DAMASCUS, Syria (AP) _ U.N. Secretary-General Kofi Annan said Friday that Syria has pledged to step up border patrols and work with the Lebanese army to stop the flow of weapons to Hezbollah.
Annan also said that he had asked Syrian President Bashar Assad to use his nation's influence to help win the release of three Israeli soldiers held by Lebanese and Palestinian militants allied with Damascus.
According to Annan, Assad said at a meeting in Damascus that Syria will boost the number of its guards along the Lebanon-Syria border and establish joint patrols with the Lebanese army ``where possible.''
Israel has insisted that the international force be stationed along the Syrian frontier, although Assad has warned that such a presence would be considered ``hostile.''
Annan said Assad restated ``Syria's objection to the presence of foreign forces along the Lebanese-Syrian borders.''
The U.N. chief spoke with reporters at the Damascus airport before departing for Qatar. Assad made no public comments after the meeting.
The Aug. 11 resolution that halted fighting between Israel and Hezbollah calls on countries to prevent the sale or supply of weapons to entities in Lebanon without the consent of the Lebanese government or U.N. peacekeepers. It also calls for Lebanon to ``secure its borders and other entry points.''
Syria promised to ``undertake as soon as possible'' measures to increase its number of border guards and give them additional training and equipment, Annan said. Syria will also establish liaisons with the Lebanese armed forces, border police and international personnel ``in order to set up an effective interdiction regime,'' the secretary-general added.
Asked whether such measures would succeed in blocking arms shipments to Hezbollah, Annan replied: ``I think it can happen. It may not be 100 percent, but it will make quite a lot of difference if the government puts in place the measures the government has discussed with me. I have no reason to believe it will not be done.''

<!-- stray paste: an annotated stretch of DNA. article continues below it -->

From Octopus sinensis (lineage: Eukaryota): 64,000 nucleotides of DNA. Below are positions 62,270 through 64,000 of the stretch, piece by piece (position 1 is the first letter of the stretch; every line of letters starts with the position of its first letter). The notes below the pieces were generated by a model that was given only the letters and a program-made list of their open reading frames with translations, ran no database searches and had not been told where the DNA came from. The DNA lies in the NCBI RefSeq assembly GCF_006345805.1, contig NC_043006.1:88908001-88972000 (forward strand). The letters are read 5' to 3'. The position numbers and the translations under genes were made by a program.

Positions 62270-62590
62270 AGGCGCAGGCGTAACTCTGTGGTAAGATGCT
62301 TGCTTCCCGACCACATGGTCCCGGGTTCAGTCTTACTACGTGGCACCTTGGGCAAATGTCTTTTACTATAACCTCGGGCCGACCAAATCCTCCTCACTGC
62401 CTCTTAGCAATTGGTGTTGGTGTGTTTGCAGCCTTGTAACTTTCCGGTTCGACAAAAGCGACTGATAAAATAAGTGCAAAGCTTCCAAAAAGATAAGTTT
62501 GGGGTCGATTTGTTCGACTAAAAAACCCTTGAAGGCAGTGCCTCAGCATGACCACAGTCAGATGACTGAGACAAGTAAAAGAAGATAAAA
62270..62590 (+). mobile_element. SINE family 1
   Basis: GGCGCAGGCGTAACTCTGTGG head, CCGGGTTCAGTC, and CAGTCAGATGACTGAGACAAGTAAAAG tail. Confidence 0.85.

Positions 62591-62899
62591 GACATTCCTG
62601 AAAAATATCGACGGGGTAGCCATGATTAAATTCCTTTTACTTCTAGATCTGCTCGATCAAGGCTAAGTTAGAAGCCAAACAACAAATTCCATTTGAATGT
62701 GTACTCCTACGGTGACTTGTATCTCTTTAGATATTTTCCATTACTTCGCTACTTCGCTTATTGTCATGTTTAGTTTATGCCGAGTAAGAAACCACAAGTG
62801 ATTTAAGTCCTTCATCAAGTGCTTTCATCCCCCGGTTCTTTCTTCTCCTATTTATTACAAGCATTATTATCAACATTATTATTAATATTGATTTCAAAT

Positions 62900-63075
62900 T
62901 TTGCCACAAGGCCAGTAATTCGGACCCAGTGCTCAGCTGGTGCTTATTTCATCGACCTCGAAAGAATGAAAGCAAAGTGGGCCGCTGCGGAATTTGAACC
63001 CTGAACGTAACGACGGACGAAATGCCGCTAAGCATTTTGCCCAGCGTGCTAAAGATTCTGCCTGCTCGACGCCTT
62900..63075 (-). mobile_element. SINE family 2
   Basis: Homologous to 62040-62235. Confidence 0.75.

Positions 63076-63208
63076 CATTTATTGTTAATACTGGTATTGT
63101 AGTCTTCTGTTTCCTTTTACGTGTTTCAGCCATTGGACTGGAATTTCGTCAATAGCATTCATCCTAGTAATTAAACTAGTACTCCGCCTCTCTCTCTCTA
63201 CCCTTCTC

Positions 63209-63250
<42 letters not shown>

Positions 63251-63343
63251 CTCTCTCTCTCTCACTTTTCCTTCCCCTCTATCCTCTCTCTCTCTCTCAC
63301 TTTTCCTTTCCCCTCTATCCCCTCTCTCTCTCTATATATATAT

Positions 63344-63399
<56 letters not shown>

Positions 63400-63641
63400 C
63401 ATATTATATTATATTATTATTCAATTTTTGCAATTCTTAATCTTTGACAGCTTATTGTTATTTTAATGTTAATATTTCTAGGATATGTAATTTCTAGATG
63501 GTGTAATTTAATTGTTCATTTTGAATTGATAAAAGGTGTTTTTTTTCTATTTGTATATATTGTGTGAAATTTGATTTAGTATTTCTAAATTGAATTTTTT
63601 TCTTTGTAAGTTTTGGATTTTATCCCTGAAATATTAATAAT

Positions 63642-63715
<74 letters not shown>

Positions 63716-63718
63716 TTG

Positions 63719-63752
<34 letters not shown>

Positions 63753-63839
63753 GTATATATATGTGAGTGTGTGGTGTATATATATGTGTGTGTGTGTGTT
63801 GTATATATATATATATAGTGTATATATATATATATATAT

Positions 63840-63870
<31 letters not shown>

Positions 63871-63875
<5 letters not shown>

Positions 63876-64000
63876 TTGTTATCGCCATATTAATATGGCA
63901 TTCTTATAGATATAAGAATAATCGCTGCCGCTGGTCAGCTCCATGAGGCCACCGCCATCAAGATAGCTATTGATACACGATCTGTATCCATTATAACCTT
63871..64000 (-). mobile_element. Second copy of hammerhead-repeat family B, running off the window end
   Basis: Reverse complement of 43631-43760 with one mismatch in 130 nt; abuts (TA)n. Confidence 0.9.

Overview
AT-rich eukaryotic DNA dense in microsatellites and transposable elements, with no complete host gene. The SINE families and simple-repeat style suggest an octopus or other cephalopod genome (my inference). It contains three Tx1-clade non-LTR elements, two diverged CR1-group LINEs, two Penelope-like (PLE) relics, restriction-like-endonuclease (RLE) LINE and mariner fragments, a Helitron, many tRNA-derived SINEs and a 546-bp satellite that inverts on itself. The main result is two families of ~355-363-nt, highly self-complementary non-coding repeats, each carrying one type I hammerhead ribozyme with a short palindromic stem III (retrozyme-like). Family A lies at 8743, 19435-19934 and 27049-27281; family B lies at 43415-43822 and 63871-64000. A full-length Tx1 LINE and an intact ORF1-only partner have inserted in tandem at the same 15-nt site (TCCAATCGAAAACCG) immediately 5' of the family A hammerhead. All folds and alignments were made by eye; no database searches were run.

On the issue of disarming Hezbollah, Annan said Assad ``accepts and supports the decisions of Lebanese national dialogue on disarmament of militias.''
Miri Eisin, a spokeswoman for Israeli Prime Minister Ehud Olmert, questioned whether Syria could provide a reliable force, saying the country helped finance and arm Hezbollah during the recent conflict.
``Syria continues to be a safe haven for terrorism as we see with Hamas headquarters and with numerous rockets and missiles made by Syria and supplied by Syria that were fired against Israel in the months of July and August this year.''
Before the 34-day war, Lebanese politicians failed to reach consensus on Hezbollah's arsenal. Since then Hezbollah leader Sheik Hassan Nasrallah has defended his group's need for weapons, but said he was open to dialogue on the matter.
Annan has said the expanded U.N. Interim Force in Lebanon, or UNIFIL, would not disarm Hezbollah _ calling the issue a matter for the Lebanese to decide.
The only Syrian comment after the Assad-Annan meeting came from Foreign Minister Walid Moallem, who would not comment on details but said: ``Now there is a window that can be benefited from if the international community is truthful in its efforts toward a just and comprehensive peace. Otherwise, the other bad choice (war) is possible.''
Annan said he and Assad agreed that the cessation of hostilities in Lebanon provided an opportunity to move toward greater Mideast peace.
Assad is prepared to establish diplomatic ties with Lebanon and delineate the border between the two countries, Annan said. He added that he encouraged the Syrian leader to meet with Lebanese Prime Minister Fuad Saniora, who is backed by an anti-Syrian majority. Assad told him he was ready to meet Saniora any time.
As for the Israeli soldiers, Assad said he supported their release, but raised the question of the release of 16 Syrians detained on the Golan Heights for opposing the Israeli occupation of that Syrian territory.